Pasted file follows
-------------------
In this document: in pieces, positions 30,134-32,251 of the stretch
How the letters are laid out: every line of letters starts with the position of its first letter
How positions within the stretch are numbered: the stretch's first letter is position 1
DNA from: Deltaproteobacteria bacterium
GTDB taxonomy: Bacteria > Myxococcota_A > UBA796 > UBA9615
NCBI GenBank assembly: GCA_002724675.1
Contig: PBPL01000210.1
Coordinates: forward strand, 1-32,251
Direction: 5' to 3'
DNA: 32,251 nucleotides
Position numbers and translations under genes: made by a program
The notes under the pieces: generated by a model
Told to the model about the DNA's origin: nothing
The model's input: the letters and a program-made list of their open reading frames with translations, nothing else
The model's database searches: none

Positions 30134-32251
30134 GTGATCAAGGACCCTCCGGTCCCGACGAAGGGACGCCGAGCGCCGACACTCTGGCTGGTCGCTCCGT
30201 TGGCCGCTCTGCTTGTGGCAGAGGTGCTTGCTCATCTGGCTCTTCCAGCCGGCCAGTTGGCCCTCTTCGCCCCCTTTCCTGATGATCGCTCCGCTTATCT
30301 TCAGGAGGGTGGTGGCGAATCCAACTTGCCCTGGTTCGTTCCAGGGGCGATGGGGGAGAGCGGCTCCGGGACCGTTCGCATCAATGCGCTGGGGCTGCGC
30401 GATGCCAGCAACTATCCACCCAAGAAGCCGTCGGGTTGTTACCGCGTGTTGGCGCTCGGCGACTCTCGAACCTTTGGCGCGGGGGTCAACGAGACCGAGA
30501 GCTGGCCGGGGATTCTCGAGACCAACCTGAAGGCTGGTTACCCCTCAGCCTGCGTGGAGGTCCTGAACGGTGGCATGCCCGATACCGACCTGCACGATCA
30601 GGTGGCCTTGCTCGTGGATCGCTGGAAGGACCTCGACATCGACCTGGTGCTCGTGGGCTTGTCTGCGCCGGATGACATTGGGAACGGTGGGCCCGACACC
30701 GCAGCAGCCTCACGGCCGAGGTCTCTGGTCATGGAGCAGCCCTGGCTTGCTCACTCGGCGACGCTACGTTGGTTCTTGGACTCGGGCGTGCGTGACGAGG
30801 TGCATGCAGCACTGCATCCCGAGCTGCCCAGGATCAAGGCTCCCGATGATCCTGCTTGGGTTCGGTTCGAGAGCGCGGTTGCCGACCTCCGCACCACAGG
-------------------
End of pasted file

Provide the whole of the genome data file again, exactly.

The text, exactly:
In this document: in pieces, positions 30,134-32,251 of the stretch
How the letters are laid out: every line of letters starts with the position of its first letter
How positions within the stretch are numbered: the stretch's first letter is position 1
DNA from: Deltaproteobacteria bacterium
GTDB taxonomy: Bacteria > Myxococcota_A > UBA796 > UBA9615
NCBI GenBank assembly: GCA_002724675.1
Contig: PBPL01000210.1
Coordinates: forward strand, 1-32,251
Direction: 5' to 3'
DNA: 32,251 nucleotides
Position numbers and translations under genes: made by a program
The notes under the pieces: generated by a model
Told to the model about the DNA's origin: nothing
The model's input: the letters and a program-made list of their open reading frames with translations, nothing else
The model's database searches: none

Positions 30134-32251
30134 GTGATCAAGGACCCTCCGGTCCCGACGAAGGGACGCCGAGCGCCGACACTCTGGCTGGTCGCTCCGT
30201 TGGCCGCTCTGCTTGTGGCAGAGGTGCTTGCTCATCTGGCTCTTCCAGCCGGCCAGTTGGCCCTCTTCGCCCCCTTTCCTGATGATCGCTCCGCTTATCT
30301 TCAGGAGGGTGGTGGCGAATCCAACTTGCCCTGGTTCGTTCCAGGGGCGATGGGGGAGAGCGGCTCCGGGACCGTTCGCATCAATGCGCTGGGGCTGCGC
30401 GATGCCAGCAACTATCCACCCAAGAAGCCGTCGGGTTGTTACCGCGTGTTGGCGCTCGGCGACTCTCGAACCTTTGGCGCGGGGGTCAACGAGACCGAGA
30501 GCTGGCCGGGGATTCTCGAGACCAACCTGAAGGCTGGTTACCCCTCAGCCTGCGTGGAGGTCCTGAACGGTGGCATGCCCGATACCGACCTGCACGATCA
30601 GGTGGCCTTGCTCGTGGATCGCTGGAAGGACCTCGACATCGACCTGGTGCTCGTGGGCTTGTCTGCGCCGGATGACATTGGGAACGGTGGGCCCGACACC
30701 GCAGCAGCCTCACGGCCGAGGTCTCTGGTCATGGAGCAGCCCTGGCTTGCTCACTCGGCGACGCTACGTTGGTTCTTGGACTCGGGCGTGCGTGACGAGG
30801 TGCATGCAGCACTGCATCCCGAGCTGCCCAGGATCAAGGCTCCCGATGATCCTGCTTGGGTTCGGTTCGAGAGCGCGGTTGCCGACCTCCGCACCACAGG